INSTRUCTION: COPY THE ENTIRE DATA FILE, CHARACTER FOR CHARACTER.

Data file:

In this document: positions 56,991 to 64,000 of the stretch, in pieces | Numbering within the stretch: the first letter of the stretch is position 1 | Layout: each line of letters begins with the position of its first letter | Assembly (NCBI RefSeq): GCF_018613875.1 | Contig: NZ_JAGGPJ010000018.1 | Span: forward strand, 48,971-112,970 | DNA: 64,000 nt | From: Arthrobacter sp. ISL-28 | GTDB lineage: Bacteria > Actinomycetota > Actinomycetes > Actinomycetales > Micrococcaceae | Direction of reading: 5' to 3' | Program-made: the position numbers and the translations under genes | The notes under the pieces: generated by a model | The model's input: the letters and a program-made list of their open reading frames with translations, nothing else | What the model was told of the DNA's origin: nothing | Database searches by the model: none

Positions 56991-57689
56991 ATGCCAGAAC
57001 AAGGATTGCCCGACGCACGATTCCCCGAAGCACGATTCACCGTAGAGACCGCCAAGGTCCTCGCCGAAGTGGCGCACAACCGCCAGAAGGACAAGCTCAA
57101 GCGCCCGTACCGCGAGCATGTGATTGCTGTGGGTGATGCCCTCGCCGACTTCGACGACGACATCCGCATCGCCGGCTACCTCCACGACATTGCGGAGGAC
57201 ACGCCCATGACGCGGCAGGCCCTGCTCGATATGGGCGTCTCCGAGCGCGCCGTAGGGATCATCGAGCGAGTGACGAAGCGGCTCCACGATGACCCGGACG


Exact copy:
In this document: positions 56,991 to 64,000 of the stretch, in pieces | Numbering within the stretch: the first letter of the stretch is position 1 | Layout: each line of letters begins with the position of its first letter | Assembly (NCBI RefSeq): GCF_018613875.1 | Contig: NZ_JAGGPJ010000018.1 | Span: forward strand, 48,971-112,970 | DNA: 64,000 nt | From: Arthrobacter sp. ISL-28 | GTDB lineage: Bacteria > Actinomycetota > Actinomycetes > Actinomycetales > Micrococcaceae | Direction of reading: 5' to 3' | Program-made: the position numbers and the translations under genes | The notes under the pieces: generated by a model | The model's input: the letters and a program-made list of their open reading frames with translations, nothing else | What the model was told of the DNA's origin: nothing | Database searches by the model: none

Positions 56991-57689
56991 ATGCCAGAAC
57001 AAGGATTGCCCGACGCACGATTCCCCGAAGCACGATTCACCGTAGAGACCGCCAAGGTCCTCGCCGAAGTGGCGCACAACCGCCAGAAGGACAAGCTCAA
57101 GCGCCCGTACCGCGAGCATGTGATTGCTGTGGGTGATGCCCTCGCCGACTTCGACGACGACATCCGCATCGCCGGCTACCTCCACGACATTGCGGAGGAC
57201 ACGCCCATGACGCGGCAGGCCCTGCTCGATATGGGCGTCTCCGAGCGCGCCGTAGGGATCATCGAGCGAGTGACGAAGCGGCTCCACGATGACCCGGACG